Join the conversation: What is your favorite piece of “clothing”?

The Hardest Thing to Surrender

by Jennifer Slattery @JenSlattery

If God were calling me to a temporary fast, I could do it. Give up sugar? Ice cream? Television and technology? Though it wouldn’t be easy, I’d manage. But this, what God is currently calling me to surrender, indefinitely, will take my most earnest prayers and every ounce of strength I possess. This thing cuts to the core of my hopes and dreams, triggers insecurities and fear, and ultimately, reveals where my heart truly lies.

So what is this thing that God calls me, persistently, to relinquish?

Control.

My agenda. My time and my to-do list. Whatever I’m striving for that keeps me from saying, at each moment, “Not my will, but Yours, Lord Jesus, be done.”

When I’m sitting with my Bible, reading of His love and care, meditating on all He’s done for me, surrender comes easily. Or perhaps I should say, easier. “Take everything, Lord. And help me to obey You. Help me to give up everything to follow after You.”

But then the day begins, and pricks of selfishness weaken my resolve and hinder my obedience. My prayers sound more like complaints and long-winded requests than commitments to my Savior.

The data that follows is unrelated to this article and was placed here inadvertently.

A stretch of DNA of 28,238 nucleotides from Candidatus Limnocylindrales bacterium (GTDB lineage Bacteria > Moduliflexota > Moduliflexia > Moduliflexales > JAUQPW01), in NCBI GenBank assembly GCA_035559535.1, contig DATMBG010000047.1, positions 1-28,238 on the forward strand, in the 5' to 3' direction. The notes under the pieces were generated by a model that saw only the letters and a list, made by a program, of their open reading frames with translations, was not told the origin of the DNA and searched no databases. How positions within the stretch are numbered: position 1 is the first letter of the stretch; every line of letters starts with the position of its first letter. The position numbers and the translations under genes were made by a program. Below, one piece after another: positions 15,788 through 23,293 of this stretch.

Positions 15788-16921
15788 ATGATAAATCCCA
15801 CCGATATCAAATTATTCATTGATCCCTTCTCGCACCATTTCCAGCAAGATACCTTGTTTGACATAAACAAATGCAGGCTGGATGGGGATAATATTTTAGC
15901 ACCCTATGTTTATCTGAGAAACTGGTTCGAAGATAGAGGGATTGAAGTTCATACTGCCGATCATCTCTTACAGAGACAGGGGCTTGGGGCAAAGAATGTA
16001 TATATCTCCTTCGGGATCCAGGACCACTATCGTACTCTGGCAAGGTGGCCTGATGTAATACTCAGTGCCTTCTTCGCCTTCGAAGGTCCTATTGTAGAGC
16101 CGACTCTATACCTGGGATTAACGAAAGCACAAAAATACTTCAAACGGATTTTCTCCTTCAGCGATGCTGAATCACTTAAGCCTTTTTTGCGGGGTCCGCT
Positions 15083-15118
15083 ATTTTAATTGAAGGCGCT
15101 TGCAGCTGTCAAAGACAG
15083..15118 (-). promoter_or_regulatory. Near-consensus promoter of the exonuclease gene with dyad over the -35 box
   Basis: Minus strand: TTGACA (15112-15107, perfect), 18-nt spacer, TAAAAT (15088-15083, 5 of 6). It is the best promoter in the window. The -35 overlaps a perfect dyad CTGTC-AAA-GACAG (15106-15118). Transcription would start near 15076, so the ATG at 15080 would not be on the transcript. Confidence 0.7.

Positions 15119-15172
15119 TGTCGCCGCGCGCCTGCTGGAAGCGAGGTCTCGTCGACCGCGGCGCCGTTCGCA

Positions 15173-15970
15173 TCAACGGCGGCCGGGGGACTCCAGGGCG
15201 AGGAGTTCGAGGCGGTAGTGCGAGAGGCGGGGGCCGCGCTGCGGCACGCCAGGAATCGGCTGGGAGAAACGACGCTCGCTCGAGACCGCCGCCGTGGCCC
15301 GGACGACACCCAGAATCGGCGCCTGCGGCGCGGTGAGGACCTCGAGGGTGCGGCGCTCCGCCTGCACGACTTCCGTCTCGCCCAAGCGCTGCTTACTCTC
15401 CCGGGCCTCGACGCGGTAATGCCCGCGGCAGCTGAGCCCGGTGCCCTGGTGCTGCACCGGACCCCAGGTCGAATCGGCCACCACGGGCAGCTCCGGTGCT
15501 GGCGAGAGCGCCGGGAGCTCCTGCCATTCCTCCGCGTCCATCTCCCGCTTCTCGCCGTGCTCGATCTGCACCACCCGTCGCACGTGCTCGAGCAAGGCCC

This is my greatest, most fervent and frequent battle—the battle against self, saturated in pride and selfishness.

But Christ calls me to love—not with the conditional, temporary, convenient love our world offers, but the kind He demonstrated when He stripped Himself of all His heavenly glory, took on flesh, and died in my selfish, prideful place.

For, though He was God, He “did not considering equality with God something to be used to His own advantage; rather, He made Himself nothing by taking the very nature of a servant, being made in human likeness. And being found in appearance as a man, He humbled Himself by becoming obedient to death—even death on a cross!” (Phil. 2:6-8).

This, Scripture says, is the same attitude I am to have.

Often, my prayers are centered on me—on what God wants me to do or not do, on how I wish things would turn out. And each time, God answers, but not in the way I expect. I’m looking ahead to countless external things. And though I’m certain He cares deeply about every one of my concerns, His focus often narrows on something of utmost importance, something that enables great ministry to occur and true love to flow, and that’s my heart.